After watching RJ’s threatening DVD in the attic, CBI Senior Agent Lisbon (Tunney) and consultant Patrick Jane (Baker) realize they are walking a very fine line. Yet their talk is delayed when they are called to a crime scene: forced to feign normalcy when their mind is reeling with inner turmoil and fear, it soon becomes patent that their different take of the situation and their opposite course of action may drive them apart on the burning issue of the serial killer.
At long last! A number of questions were left from the finale and even if most of them are still mysteries, in this thrilling premiere some of the audience’s expectations are being met and in a skilful manner: a whole range of poignant emotions are being stirred, from simple worry to heart-shattering fear. Indeed, Lisbon has been targeted and her fate is unsure. One of the major pet peeves of the last seasons has been solved and magnificently at last: there was no way the serial killer wouldn’t try to get his black gloved bloodied hands on her at some point and creator Bruno Heller gave to the event the importance it deserves. Even more cleverly, he addressed at the same time fans’ doubts about the suspect who has been on the show the longest: Brett Partridge has been pestering Jane ever since the pilot and he gets the honor of being the first to be taken care of. Well played, Mr Heller! 10/10
Detailed AKA Humongous Review (spoilers galore)
The opening talk between the two leads gives both continuity with the previous season finale and a time line (the recording was supposed to have taken place two months ago, before Lorelei was killed). For once we also get to witness in detail their reaction to a dramatic event –that rarely happened before for the aftermath of the other finales… Jane is feelings down as he doesn’t know how to react to RJ’s statement that he’s a real psychic: intellectually it goes against his strongest beliefs yet he cannot fathom any real explanation for the trick his nemesis played on him… It’s pretty disconcerting to see the clever showman as the gaping audience: it’s the position he usually puts others into… And the first discordant notes with Lisbon appear when she insists they go to a crime scene after being called by Bertram, one of their suspects… Jane answers disbelievingly: “I don’t want to work right now, Lisbon, I need to think” but Lisbon takes him there anyway.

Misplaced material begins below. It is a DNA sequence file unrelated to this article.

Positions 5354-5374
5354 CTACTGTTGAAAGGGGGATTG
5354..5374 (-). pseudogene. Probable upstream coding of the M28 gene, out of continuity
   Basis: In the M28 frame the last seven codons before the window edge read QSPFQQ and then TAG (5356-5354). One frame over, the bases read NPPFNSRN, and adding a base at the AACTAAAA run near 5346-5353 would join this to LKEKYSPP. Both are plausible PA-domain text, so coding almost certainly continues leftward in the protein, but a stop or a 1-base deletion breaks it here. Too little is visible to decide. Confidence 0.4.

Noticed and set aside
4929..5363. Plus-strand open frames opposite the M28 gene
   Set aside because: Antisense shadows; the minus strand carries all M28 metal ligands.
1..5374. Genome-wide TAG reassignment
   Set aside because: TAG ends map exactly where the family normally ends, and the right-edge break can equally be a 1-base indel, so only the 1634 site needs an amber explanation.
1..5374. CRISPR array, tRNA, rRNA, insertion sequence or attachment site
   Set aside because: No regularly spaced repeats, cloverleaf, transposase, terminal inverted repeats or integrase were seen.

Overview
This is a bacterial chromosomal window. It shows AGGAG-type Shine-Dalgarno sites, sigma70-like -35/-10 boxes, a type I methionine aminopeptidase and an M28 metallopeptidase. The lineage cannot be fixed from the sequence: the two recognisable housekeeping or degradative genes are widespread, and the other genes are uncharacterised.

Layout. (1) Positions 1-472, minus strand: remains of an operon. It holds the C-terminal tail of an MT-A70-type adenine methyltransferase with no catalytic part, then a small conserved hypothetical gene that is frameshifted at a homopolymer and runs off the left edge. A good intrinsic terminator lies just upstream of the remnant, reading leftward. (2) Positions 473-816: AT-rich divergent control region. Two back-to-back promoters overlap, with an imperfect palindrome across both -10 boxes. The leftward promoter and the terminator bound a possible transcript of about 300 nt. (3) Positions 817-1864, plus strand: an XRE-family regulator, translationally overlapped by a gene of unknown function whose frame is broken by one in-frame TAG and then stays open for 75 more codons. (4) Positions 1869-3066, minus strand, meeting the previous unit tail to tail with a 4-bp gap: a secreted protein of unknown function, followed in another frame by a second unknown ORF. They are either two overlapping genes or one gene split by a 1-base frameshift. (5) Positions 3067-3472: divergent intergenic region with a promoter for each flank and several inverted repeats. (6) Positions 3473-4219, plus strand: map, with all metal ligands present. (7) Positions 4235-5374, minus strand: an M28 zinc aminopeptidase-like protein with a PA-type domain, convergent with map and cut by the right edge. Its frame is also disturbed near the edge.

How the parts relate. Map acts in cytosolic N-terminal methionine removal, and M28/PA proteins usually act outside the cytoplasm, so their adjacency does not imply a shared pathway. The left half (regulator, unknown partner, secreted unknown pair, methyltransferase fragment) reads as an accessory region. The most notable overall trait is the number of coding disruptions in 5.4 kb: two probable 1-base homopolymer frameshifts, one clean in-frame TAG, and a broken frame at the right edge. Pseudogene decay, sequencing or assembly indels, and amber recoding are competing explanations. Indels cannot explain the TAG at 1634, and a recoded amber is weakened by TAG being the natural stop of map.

VIS # 1: Jane solves the case
There Jane solves the cases in record time: a look at how the room was decorated with a huge painting of the couple on the wall, pictures of baseball players, some baseball match playing in the bedroom, peanuts near the chair the distraught widower was sitting as if he was watching a match on TV too… He already gathers the man is a narcissist baseball player; plus the wife’s wardrobe and belongings hastily put in place gives him another clue since they clash with the image of the pretty woman displayed in the house… Jane is particularly ruthless (he doesn’t say hello to the techs), he starts asking curt questions to the supposedly devastated widower. It’s obvious he wants to get it done fast: he doesn’t think calmly, hence the huge mistake he makes when confronting the widower and accusing him when they’re alone. He tricks him into revealing himself in front of the cops by threatening him with his gun but doesn’t think that the man might take the second gun in the safe too…